A Pocket of Resistance: A Sea Story

For those readers who might not approve of profanity, or “swearing” as my mother used to call it, you might wish to pass on this post as the “F…” word is critical to the story. (this italicized section will have the green font color once i figure out where my “color” icon went or someone smarter than me, like Walker Hicks, shows me how to change the font color)

My last tour in the Navy, based out of the Naval Amphibious School, Coronado, was as the Director of Leadership and Management for the West Coast and Pacific Rim, and also the director of Command Managed Equal Opportunity (CMEO) for the same areas. This position was supposed to be the executive officer facilitator for the  Prospective Commanding Officer/Executive Officer Leadership and Management one-week course, but morphed into the two-day Command Excellence Seminar. After eight months of facilitating the course with Captain Dave Carey, i took the lead when he retired. For over three years with CDR Larry Phillips, then CDR Raul Vazquez, and several others, i conducted a minimum of two of these seminars, sometimes as many as four, every month for senior Naval officers and a bunch of other government managers.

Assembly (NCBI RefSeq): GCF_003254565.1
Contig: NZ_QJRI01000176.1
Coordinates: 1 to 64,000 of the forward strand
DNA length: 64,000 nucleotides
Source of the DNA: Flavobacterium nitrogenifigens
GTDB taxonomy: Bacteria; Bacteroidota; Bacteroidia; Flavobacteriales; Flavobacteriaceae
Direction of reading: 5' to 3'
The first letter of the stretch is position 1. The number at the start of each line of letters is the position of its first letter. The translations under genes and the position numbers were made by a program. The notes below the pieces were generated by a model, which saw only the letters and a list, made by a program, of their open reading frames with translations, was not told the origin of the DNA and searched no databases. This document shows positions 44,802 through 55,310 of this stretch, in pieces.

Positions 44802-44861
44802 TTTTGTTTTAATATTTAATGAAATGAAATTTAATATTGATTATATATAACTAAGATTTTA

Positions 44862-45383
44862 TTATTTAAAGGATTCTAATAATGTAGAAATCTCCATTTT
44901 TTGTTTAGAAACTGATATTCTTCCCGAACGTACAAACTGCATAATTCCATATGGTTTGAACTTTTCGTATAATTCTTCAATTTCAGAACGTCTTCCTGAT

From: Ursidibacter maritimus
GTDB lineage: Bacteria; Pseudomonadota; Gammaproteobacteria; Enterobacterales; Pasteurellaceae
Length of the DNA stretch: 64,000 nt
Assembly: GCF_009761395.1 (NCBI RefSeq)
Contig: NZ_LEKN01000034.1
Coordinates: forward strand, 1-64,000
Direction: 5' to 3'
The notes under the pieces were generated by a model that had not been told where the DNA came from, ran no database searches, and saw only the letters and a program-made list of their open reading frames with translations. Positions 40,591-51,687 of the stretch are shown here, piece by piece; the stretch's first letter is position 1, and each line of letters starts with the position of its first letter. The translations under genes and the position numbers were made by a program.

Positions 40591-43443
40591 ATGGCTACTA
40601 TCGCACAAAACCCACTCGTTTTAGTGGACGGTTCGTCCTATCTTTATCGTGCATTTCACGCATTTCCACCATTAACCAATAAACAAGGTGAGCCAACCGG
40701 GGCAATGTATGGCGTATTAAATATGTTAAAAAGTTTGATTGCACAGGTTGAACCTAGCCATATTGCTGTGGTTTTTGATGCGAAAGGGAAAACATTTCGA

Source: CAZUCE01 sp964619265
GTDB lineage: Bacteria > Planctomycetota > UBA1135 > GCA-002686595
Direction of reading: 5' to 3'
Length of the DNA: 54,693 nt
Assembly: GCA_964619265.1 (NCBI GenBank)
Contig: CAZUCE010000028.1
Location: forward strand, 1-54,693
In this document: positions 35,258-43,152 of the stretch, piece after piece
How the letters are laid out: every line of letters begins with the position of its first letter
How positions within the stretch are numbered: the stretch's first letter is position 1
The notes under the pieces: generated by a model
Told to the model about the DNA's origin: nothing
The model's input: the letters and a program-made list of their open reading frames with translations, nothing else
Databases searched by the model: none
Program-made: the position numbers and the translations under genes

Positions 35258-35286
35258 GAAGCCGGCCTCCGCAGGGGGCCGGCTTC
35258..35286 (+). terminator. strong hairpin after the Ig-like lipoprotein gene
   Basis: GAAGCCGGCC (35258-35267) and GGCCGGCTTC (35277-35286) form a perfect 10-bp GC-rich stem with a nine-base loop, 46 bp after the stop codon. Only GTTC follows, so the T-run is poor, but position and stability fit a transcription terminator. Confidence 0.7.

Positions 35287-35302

When i retired, i eventually got into leadership, organization development, and team building consulting. From my four months in Navy OCS (September 1967 — February 2, 1968 until i quit writing my “Minding Your Own Business” about three years ago, i have had this constant consideration of leadership.

There is one constant in leadership. As Dave Carey called it: “Followership.” And sometimes, it can get bollixed up. All folks in leadership positions are not necessarily effective leaders. Case in point (true story as well as a sea story; the identities are kept anonymous here to avoid someone’s embarrassment).

A destroyer type ship was concluding an eight-month overhaul in a Naval shipyard in a big city. A Naval Academy graduate, by then a lieutenant was Anti-Submarine Warfare Officer. He had invited his fiancé and her parents aboard the ship to show them his work place. He had taken them through the sonar suite, the bridge, the ASROC missile launching area and concluded by taking them to the Mark 32 torpedo tubes on the starboard side. His second-class torpedoman in his dungarees was leaning against the bulhead with his white “dixie cup” cover tilted over his eyes.

As the prospective in-laws and young woman arrived, the lieutenant proudly pointed out, “And here are my torpedo tubes.”

The second class petty officer shrugged, tipped his hat to the back of his head, and pointedly disagreed, “Excuse me, sir, but those are MY fucking torpedo tubes.”

He was right.

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